Category: Tips & Tricks

Tips and Tricks with MS SQL (Part 5)

Dec 6, 2019 by Sam Taylor

Separate Your File Types

It’s too common and important of an occurrence to not mention the need for file separation in this series. If you’re running Microsoft SQL Server of any version, it’s important you separate your file types to different logical or physical locations. “Data” files, “Log” files, and “TEMPDB” files shouldn’t ever live in the same logical drive. This has a big impact on performance and makes troubleshooting issues much harder to isolate when it comes to finding read/write contention as a suspect.

It’s understandable, the quick need of a SQL Server pops up and you install a Development Edition or Express Edition in 10 minutes leaving file types to their default locations. However, once this system becomes a production server, you better know how to relocate these files to new locations or do it right the first time around. It’ll be easier earlier on rather than after the data grows and needs a bigger maintenance window to move.

To keep with Microsoft Best Practices, you can use a drive naming convention similar to what I’ve listed below to help remember where to place your files. If you’re fortunate enough to have physical drive separation, all the power to you. For most servers I see in this situation, it’s best to start with logical separation at a minimum to yield some powerful results.

Filetype Mapping:

– C:\ – System Databases (default MS SQL installation location)

– D:\ – Data Files

– L:\ – Log Files

– T:\ – TEMPDB Files

– B:\ – Backup Files (with redundancy of course…)

Any questions, comments, or feedback are appreciated! Leave a comment or send me an email to aturika@crossrealms.com for any SQL Server questions you might have!

Tips and Tricks with MS SQL (Part 4)

Dec 6, 2019 by Sam Taylor

Don't Forget to Enable "IFI" on New Installations​

Instant File Initialization (IFI) is a simple feature with performance benefits often left behind on installations of SQL Server that have seen their share of upgrades or migrations. If it wasn’t available in previous versions of Windows Server or Microsoft SQL Server, there’s a good chance someone unfamiliar with its purpose didn’t enable it during an upgrade. Why risk enabling a new feature to a system that’s been stable and passed the test of time? During installations of SQL Server 2016 onwards, this presents itself as the “Grant Perform Volume Maintenance Task” checkbox SQL Server asks you to check on or leave off (1). It can be enabled in older SQL versions as well, though by different means.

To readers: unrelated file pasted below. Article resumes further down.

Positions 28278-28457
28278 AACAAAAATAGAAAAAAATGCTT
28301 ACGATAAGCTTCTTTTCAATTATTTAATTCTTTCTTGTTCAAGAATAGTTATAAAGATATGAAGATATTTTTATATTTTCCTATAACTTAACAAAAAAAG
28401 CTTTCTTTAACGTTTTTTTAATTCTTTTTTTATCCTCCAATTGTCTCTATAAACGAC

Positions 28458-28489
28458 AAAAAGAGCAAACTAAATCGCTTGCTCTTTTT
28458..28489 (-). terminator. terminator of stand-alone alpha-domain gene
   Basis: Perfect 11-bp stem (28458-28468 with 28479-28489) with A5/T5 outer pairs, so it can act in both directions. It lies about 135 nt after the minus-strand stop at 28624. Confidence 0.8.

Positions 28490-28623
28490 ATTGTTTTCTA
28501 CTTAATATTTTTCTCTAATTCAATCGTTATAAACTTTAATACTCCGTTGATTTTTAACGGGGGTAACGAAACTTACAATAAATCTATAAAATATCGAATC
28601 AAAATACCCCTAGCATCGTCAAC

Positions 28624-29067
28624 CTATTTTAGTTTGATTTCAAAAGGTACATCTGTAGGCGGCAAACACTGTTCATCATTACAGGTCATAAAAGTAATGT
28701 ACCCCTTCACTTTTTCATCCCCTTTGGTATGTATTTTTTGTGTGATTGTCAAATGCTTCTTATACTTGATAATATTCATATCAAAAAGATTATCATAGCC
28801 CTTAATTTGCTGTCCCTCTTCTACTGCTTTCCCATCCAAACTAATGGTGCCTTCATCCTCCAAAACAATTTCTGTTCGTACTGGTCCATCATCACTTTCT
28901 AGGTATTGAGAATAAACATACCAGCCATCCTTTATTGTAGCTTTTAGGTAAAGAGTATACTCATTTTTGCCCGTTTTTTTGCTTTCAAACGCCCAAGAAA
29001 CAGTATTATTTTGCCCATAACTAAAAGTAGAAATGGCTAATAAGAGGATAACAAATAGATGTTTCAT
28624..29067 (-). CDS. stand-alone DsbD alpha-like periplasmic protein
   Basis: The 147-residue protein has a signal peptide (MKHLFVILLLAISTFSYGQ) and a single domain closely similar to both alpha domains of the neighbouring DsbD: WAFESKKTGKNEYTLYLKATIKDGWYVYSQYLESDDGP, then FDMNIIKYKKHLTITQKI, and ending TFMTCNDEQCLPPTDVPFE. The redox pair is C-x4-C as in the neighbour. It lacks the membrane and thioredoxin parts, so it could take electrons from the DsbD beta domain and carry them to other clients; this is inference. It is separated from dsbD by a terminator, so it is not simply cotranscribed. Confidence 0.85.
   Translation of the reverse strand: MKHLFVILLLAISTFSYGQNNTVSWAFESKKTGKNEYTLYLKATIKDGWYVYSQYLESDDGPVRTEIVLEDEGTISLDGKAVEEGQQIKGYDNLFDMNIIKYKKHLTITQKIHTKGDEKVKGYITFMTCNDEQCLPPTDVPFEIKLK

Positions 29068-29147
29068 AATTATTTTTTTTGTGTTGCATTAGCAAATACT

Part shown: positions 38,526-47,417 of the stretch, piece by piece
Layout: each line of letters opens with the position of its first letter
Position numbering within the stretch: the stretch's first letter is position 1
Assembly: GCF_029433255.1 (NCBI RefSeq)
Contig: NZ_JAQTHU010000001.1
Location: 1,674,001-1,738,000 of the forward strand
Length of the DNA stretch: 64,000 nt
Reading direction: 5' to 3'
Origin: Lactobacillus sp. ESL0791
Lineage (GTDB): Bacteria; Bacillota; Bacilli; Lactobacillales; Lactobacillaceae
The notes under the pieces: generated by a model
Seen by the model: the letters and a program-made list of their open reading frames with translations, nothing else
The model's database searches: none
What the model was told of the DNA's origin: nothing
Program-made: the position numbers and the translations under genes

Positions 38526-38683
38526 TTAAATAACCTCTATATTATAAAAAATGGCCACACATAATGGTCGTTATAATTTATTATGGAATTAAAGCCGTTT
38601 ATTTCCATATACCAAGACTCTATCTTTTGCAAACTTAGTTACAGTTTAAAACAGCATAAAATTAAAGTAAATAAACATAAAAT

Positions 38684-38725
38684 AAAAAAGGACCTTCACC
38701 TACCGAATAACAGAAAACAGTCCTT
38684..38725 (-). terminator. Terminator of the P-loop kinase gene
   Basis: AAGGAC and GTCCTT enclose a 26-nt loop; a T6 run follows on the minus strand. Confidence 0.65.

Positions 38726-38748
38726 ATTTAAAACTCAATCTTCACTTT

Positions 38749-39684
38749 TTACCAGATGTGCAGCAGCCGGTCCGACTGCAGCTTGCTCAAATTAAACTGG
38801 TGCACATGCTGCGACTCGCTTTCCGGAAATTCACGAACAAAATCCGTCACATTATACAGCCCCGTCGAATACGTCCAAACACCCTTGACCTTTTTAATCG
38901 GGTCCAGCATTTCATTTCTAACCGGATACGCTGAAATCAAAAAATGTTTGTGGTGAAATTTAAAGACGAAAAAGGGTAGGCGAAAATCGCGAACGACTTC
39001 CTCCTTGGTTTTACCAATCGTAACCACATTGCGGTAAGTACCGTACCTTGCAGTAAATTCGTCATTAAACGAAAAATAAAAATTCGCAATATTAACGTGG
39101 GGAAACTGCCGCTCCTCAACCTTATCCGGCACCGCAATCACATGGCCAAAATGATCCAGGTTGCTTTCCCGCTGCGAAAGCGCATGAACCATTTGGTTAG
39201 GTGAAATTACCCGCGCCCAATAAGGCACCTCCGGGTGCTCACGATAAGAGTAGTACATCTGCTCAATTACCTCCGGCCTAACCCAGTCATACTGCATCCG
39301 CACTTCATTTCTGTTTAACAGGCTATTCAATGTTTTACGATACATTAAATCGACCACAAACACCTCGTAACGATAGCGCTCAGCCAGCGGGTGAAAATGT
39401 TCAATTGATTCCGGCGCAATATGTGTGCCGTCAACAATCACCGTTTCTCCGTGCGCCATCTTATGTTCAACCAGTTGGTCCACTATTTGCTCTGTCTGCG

The benefits of enabling this means being able to write data to disk faster. Without IFI enabled, anytime SQL Server needs to write to disk it first must zero out previously deleted files and reclaim any space on the disk that was once used. This happens anytime a new database is created, data or log files are added, database size is increased (including autogrowth events), and when restoring a database. Enabling the IFI feature can bypass this “overwriting the disk with zeros” process used in the Windows file initialization process. The resulting benefits to disk performance compound as data grows and especially when non-solid-state media is used.

An analogy to what’s happening here is when you’re formatting a USB thumb drive and being presented with “Perform a Quick Format” checkbox. This would be like enabling IFI where Windows basically just claims all the diskspace quickly and lets you go about your day. Without the Quick Format, Windows goes through and writes zeros to each sector of the drive (which also reveals bad sectors – but unrelated to SQL’s IFI usage) which takes much longer. It’s essentially writing enough to cover all available space, hence taking longer. You’ve probably noticed these differences in formatting speeds before. The performance benefit of Quick Format is like SQL Server with IFI enabled. It’s becomes more evident as the size of storage or data increases.

Note (1) : If you’re using a SQL Domain User Account as a Service Logon Account instead of the service account (NT Service\MSSQLSERVER) SQL Server defaults to, you’ll need to grant the account “Perform Volume Maintenance Tasks” separately under the “Local Policies”. Double check your SQL service account has this right granted to be safe. For instructions on granting permissions, you can follow Microsoft’s documentation here.

If you want to know other ways to enable IFI on your server without the re-installation SQL or want to know how to check if IFI is enabled, feel free to reach out.  Any questions, comments, or feedback are appreciated! Leave a comment or send me an email to aturika@crossrealms.com for any SQL Server questions you might have!

Tips and Tricks with MS SQL (Part 3)